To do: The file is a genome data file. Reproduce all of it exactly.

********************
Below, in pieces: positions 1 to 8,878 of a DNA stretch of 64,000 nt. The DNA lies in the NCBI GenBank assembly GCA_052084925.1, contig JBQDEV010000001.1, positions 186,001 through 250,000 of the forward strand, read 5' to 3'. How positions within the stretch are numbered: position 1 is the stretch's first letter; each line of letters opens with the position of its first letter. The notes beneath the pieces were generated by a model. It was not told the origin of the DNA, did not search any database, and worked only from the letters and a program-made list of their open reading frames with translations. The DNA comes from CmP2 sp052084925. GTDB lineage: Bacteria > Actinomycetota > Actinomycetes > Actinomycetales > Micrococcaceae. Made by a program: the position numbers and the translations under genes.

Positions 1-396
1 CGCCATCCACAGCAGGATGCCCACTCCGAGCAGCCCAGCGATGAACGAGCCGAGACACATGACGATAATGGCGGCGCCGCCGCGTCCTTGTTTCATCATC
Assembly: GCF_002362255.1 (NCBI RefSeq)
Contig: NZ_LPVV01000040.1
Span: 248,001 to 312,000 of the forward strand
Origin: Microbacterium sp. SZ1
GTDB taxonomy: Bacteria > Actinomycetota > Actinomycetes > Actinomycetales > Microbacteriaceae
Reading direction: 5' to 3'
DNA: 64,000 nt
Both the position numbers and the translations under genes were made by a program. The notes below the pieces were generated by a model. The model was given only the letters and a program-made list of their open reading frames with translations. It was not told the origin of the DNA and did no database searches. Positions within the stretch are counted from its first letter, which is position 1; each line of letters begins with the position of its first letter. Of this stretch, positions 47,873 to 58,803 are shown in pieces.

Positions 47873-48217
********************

Below, in pieces: positions 1 to 8,878 of a DNA stretch of 64,000 nt. The DNA lies in the NCBI GenBank assembly GCA_052084925.1, contig JBQDEV010000001.1, positions 186,001 through 250,000 of the forward strand, read 5' to 3'. How positions within the stretch are numbered: position 1 is the stretch's first letter; each line of letters opens with the position of its first letter. The notes beneath the pieces were generated by a model. It was not told the origin of the DNA, did not search any database, and worked only from the letters and a program-made list of their open reading frames with translations. The DNA comes from CmP2 sp052084925. GTDB lineage: Bacteria > Actinomycetota > Actinomycetes > Actinomycetales > Micrococcaceae. Made by a program: the position numbers and the translations under genes.

Positions 1-396
1 CGCCATCCACAGCAGGATGCCCACTCCGAGCAGCCCAGCGATGAACGAGCCGAGACACATGACGATAATGGCGGCGCCGCCGCGTCCTTGTTTCATCATC
Assembly: GCF_002362255.1 (NCBI RefSeq)
Contig: NZ_LPVV01000040.1
Span: 248,001 to 312,000 of the forward strand
Origin: Microbacterium sp. SZ1
GTDB taxonomy: Bacteria > Actinomycetota > Actinomycetes > Actinomycetales > Microbacteriaceae
Reading direction: 5' to 3'
DNA: 64,000 nt
Both the position numbers and the translations under genes were made by a program. The notes below the pieces were generated by a model. The model was given only the letters and a program-made list of their open reading frames with translations. It was not told the origin of the DNA and did no database searches. Positions within the stretch are counted from its first letter, which is position 1; each line of letters begins with the position of its first letter. Of this stretch, positions 47,873 to 58,803 are shown in pieces.

Positions 47873-48217